Commentary 70 results

Strength of Frozen Lobster Means We Survive the Summer

Two things have combined to help both the snow crab and lobster fisheries avoid the worst-case scenarios that were feared back in April. First, government stimulus programs and employment benefits have protected consumer spending to a large extent. And what people are not spending going out, they are spending on the seafood they crave when they see it priced aggressively at retail. So, we have the strongest snow crab market seen in years and we have a good recovery of interest in frozen ...

Fishermen and Right Whales in the Gulf of St. Lawrence

Above: Some of the ropeless technology being tested during seas trials. Ropeless Traps Starting this Year   In the coming weeks, the 400 or so remaining North Atlantic right whales (NARW) will gradually arrive in our waters, under the watchful eye of several organizations, ENGOs, scientists and governments. The reason for all this interest is the risk of entanglement that may be posed by the fixed fishing gear used to catch crab and lobster. Protecting right whales from the ...

The Changing Face of Seafood Distribution

Like so many other businesses, the core business of major U.S. seafood distributors has been upended by the COVID-19 pandemic. We all know how restaurants, hotels and casinos and amusement parks shut down. And food service seafood sales have fallen anywhere from 30 to 98 per cent, depending on the type of venue and offering. I have been wrestling with what this might mean for our industry. The only certainty I have is that we won’t go back to the way things were before. The restaur...

Work Together or Hang Separately, it is That Simple

Above: Lonnie Snow photo   Two qualities that give the seafood industry its unique character are being made up of a multitude of diverse companies of all sizes and having an immense diversity of species and products. In the U.S. meat industry, four companies control 84 per cent of beef production, 65 per cent of pork production, 53 per cent of poultry and one dairy co-op and one processor control 30 per cent and 40 per cent respectively of the national milk supply. Our compan...

Processors Now Key to Lobster and Crab Survival in Canada

Above: Kathy Johnson photo This month, economic impacts of the coronavirus pandemic will become more visible and the success or failure of economic decisions will have a big impact on our lives, as much as the success or failure of pandemic containment actions. The big money fisheries in Atlantic Canada are lobster and snow crab and how these fisheries navigate the next few months will be critical to the survival of many shore communities and small businesses. We need to prepare ...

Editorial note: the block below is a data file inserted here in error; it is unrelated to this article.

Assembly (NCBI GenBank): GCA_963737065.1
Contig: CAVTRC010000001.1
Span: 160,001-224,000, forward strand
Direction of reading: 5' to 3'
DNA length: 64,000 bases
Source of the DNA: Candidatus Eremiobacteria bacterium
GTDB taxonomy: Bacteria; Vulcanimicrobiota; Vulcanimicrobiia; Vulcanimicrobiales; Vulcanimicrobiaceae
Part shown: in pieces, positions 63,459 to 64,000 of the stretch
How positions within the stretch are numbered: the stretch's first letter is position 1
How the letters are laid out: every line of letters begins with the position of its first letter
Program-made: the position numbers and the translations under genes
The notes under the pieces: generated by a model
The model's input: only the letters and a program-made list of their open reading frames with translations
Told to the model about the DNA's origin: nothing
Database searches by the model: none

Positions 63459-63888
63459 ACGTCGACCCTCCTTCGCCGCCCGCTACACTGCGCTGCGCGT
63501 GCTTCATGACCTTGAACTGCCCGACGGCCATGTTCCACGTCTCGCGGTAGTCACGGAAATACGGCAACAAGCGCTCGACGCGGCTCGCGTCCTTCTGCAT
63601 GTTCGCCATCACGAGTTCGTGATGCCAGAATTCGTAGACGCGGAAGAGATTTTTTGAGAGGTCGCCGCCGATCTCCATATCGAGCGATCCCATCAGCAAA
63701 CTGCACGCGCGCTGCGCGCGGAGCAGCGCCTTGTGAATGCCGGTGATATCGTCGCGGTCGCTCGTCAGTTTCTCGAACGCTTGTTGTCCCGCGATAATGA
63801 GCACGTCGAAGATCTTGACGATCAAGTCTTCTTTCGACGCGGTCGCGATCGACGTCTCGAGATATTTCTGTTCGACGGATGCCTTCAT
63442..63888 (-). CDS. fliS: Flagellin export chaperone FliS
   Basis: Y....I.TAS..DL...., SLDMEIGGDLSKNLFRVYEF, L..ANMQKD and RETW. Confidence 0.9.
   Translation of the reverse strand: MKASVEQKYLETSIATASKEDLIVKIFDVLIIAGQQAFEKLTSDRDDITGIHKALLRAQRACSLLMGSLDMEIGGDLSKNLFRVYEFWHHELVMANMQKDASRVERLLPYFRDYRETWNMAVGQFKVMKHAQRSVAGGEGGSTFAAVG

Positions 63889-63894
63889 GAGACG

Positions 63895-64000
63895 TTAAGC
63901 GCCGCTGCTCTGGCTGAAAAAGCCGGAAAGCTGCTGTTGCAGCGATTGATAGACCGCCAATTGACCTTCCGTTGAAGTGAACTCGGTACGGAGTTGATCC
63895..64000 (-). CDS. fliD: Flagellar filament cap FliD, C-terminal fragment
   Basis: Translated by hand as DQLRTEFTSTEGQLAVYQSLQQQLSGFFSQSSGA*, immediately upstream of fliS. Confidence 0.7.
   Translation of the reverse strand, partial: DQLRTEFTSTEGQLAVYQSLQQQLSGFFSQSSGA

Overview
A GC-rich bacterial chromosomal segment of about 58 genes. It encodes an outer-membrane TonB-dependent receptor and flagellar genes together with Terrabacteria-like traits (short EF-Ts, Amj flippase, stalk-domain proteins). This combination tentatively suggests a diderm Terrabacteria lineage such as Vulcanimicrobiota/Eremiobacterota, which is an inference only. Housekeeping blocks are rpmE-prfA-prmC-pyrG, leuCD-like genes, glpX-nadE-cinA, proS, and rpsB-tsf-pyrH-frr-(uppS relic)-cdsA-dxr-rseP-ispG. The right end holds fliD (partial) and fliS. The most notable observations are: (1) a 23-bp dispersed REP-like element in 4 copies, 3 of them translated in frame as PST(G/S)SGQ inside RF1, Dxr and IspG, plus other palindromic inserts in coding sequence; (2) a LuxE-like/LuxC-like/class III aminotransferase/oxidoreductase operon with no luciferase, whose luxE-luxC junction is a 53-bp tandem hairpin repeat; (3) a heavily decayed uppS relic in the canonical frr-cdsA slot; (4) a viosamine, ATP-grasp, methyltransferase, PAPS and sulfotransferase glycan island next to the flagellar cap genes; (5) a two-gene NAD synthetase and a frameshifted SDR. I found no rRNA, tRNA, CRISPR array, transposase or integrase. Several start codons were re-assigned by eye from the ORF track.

Industry Must Prepare as COVID-19 Changing Supply Chain Behaviour

With the spread of the coronavirus to new countries, I now believe the seafood industry is going to face its worst crisis since the economic collapse of 2008. That was difficult and frightening enough. From October to December of 2008, fresh whole salmon prices dropped 20 per cent. From August 2008 to January 2009, shrimp prices in the Urner Barry farmed shrimp index fell 16 per cent. Cod loins, which were at record prices in November of 2008, fell 34 per cent over the next 11 months, in ...

Fisheries Science Failures on Full Display in 3Ps Cod Projections

Cod still remains “fish” in Newfoundland and Labrador, but the optimism of growing cod stocks in the past few years has been tempered. Newfoundland once had one of the world’s great cod stocks on the Grand Banks and in the 2J-3K NAFO area off the northeast coast of Newfoundland and off Labrador. According to George Rose of Memorial University, one of the world’s foremost scientists on Atlantic cod, the collapse of the stock in the early 1990s was precipitated when most of the ...

As the Decade Ends, What Battles Will the Industry Face Over the Next 10 Years

Above: David Greening photo New Year’s Day 2020 offered a good chance to think about how the next 10 years may be different for the seafood industry. If you think back to where we were in 2010, it is quite different than where we are today. Ten years ago, certification was still controversial. The MSC was about to decertify Alaska salmon. Retailers were facing a multiplicity of certifications and ratings and the shrimp industry with BAP and the tuna industry with International ...

Putting the ‘Fisher’ Back Into Fisheries Science

Scientists Reaching Out in Two Key Atlantic Fisheries: Units 1 and 2 Redfish and Southern Gulf of St. Lawrence Cod   One of the key challenges facing fisheries management is that of establishing effective communication between fishermen, scientists and decision-makers. It is no secret that scientists aren’t always successful in communicating their results. Indeed, the frustrations of stakeholders are often hard to hide. For fisheries management, however, poor communication can be ...

Can We Stop IUU Fishing by Thinking Outside the Box?

Above: Participants at the recent International Coldwater Prawn Forum held in St. John's, N.L. Campaigns against illegal, unreported and unregulated (IUU) fishing by both the industry and environmentalists continually run up against a problem: government enforcement. Enforcement is not as much of an issue for rich countries with well-developed fisheries management systems and strong enforcement histories. In these cases, when IUU fishing happens, it can be successfully exposed, ...